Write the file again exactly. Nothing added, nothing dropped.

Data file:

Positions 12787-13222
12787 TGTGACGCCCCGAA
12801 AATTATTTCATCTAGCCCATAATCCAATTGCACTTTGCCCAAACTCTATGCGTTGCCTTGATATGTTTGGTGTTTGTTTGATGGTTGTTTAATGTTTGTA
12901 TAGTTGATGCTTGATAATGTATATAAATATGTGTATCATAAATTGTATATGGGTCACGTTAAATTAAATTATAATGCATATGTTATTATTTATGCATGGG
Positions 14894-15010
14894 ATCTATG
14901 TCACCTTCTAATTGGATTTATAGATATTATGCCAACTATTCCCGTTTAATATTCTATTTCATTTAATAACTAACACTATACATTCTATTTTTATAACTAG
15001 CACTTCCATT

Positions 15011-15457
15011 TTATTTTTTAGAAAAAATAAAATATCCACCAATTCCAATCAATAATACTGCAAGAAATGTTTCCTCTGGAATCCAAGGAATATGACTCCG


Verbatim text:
Positions 12787-13222
12787 TGTGACGCCCCGAA
12801 AATTATTTCATCTAGCCCATAATCCAATTGCACTTTGCCCAAACTCTATGCGTTGCCTTGATATGTTTGGTGTTTGTTTGATGGTTGTTTAATGTTTGTA
12901 TAGTTGATGCTTGATAATGTATATAAATATGTGTATCATAAATTGTATATGGGTCACGTTAAATTAAATTATAATGCATATGTTATTATTTATGCATGGG
Positions 14894-15010
14894 ATCTATG
14901 TCACCTTCTAATTGGATTTATAGATATTATGCCAACTATTCCCGTTTAATATTCTATTTCATTTAATAACTAACACTATACATTCTATTTTTATAACTAG
15001 CACTTCCATT

Positions 15011-15457
15011 TTATTTTTTAGAAAAAATAAAATATCCACCAATTCCAATCAATAATACTGCAAGAAATGTTTCCTCTGGAATCCAAGGAATATGACTCCG